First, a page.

Tim Heitman-USA TODAY Sports
Starters: (CB) Brandon Flowers, (CB) Sean Smith, (FS) Sanders Commings, (SS) Eric Berry
Backups: (CB) Marcus Cooper, (CB) Phillip Gaines, (CB) Chris Owens, (S) Husain Abdullah, (S) Jerron McMillian
Following the theme of early-round surprises, K.C. grabbed Rice cornerback Phillip Gaines with its third-round selection. The secondary had long been thought to be a major focal point for the Chiefs in this draft, but most assumed that focus would fall on the safety position, not corner.
Against two receivers or fewer, there wasn't much of an issue with starters Brandon Flowers and Sean Smith in 2013.
Flowers struggled with consistency at times, but his efforts were still enough to earn a Pro-Bowl bid. Smith wasn't exactly a slouch on the other side of the field either, proving to be a solid pick-up in his first year in Kansas City.
But, it was only a matter of time until AFC offensive coordinators realized that the Chiefs' lacked any capable CBs outside of their first two.
As the year progressed, three-receiver sets became an increasingly common inconvenience for Kansas City. Rookie Marcus Cooper initially lined up at nickel in these formations—he was swiftly identified as the unit's weak link, clearly ill-prepared for a starting role in his first season.
He was still voted as the Chiefs' "Rookie of the Year" at their postseason awards ceremony, but in 2013, that was comparable to being honored as "Best Drinker" on BYU's campus.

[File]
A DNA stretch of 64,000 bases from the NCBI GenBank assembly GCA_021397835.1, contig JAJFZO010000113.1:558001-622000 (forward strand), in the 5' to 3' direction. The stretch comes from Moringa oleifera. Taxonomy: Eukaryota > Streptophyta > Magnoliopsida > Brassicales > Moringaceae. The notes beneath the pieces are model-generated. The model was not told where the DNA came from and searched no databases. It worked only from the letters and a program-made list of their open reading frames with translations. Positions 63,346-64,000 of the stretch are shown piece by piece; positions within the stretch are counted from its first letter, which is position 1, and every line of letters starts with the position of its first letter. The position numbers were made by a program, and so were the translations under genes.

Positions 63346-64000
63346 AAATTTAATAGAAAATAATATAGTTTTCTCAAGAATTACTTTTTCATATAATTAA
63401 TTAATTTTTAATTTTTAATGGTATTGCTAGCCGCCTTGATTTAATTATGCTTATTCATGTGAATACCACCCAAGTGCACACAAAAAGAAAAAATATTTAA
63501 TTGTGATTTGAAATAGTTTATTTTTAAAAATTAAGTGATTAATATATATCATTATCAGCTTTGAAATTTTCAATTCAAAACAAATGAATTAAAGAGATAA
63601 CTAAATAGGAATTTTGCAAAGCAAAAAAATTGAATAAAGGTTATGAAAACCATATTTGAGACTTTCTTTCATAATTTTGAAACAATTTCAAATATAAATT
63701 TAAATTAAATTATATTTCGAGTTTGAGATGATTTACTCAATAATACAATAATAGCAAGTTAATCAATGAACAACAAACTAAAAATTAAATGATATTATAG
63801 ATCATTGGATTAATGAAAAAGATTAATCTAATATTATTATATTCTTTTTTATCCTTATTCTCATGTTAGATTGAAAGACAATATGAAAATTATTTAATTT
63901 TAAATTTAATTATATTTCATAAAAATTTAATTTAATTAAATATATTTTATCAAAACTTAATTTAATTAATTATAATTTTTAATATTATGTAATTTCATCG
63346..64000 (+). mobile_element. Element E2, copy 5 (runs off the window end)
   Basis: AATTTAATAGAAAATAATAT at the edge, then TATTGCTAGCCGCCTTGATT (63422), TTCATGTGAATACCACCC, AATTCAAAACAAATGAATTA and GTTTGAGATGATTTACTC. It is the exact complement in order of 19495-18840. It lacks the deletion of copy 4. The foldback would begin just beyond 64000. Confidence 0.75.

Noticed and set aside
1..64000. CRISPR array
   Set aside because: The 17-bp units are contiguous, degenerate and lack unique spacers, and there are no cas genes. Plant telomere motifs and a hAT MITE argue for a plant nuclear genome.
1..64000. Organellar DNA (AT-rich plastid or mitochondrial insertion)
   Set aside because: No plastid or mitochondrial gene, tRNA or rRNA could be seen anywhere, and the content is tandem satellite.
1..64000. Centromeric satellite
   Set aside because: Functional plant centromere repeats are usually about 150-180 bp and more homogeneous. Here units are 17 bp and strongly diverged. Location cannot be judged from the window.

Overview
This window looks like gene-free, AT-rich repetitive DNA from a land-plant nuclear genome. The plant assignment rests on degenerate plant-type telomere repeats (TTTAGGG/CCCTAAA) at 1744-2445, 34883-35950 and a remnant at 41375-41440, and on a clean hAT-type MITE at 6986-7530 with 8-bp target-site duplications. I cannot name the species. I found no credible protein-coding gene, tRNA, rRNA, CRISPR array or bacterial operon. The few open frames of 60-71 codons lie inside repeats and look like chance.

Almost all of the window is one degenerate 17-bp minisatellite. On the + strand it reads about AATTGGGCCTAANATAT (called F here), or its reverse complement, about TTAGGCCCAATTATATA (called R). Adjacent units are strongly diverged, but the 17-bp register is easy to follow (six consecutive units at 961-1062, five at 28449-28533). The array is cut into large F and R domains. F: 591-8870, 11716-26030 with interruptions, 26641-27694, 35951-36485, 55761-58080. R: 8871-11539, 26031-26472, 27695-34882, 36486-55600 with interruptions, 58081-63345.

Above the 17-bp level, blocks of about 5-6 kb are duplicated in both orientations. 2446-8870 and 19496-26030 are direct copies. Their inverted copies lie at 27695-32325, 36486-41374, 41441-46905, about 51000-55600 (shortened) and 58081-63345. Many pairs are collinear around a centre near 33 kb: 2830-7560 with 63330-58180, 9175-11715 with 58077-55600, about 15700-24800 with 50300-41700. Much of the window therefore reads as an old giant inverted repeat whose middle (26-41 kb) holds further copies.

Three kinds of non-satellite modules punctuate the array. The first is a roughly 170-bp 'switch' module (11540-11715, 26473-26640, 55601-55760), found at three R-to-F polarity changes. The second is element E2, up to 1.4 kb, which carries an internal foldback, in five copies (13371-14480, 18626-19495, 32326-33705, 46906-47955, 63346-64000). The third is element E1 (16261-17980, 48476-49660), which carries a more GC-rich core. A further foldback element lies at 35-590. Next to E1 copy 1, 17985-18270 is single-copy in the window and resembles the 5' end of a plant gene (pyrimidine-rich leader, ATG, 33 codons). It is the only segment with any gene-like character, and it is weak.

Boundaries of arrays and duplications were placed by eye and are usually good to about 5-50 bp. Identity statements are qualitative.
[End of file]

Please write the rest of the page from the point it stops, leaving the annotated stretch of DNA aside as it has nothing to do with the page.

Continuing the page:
Cooper is a converted wideout who should return much improved after accumulating a season's worth of in-game experience at the position. As bad as he was at times, he could be just that good at others. If he can find a reasonable balance play with more consistency, he should have the inside track for Kansas City's third corner slot.
In these nickel formations, look for Cooper to cover the outside, while Flowers moves inward to handle the slot.
Gaines may see work in a Ron Parker-type capacity, but he won't be thrown into the fire before he's ready, as Cooper was last season.
Things seem to be on the upswing at cornerback, but, as it was before the draft, the most concerning area within the secondary remains at free safety.
The Chiefs' injury-prone fifth-round draft pick in 2013, Sanders Commings, is a popular choice to fill the vacancy created by the departure of Kendrick Lewis. He has prototypical safety size and athleticism, while boasting the mitts of a wideout.
But, he's also never seen a meaningful NFL snap, didn't play the position in college, and has drawn some concerns regarding his character. His effectiveness as the lone deep man in Sutton's Cover 1 hasn't yet been measured, and how he complements Pro Bowl strong safety Eric Berry remains to be seen.
Not adding competition to push Sanders' progression and possibly challenge him for a job is a questionable approach at best.
Husain Abdullah was one of only two Kansas City free agents that Dorsey chose to bring back this offseason, but his status as primarily a role player is more or less again cemented for 2014.
He was impressive in a limited role last season and should see a healthy amount of time at free safety as well—but it won't be as a starter. Barring any unforeseen developments, Commings should enter the season as Sutton's No. 1.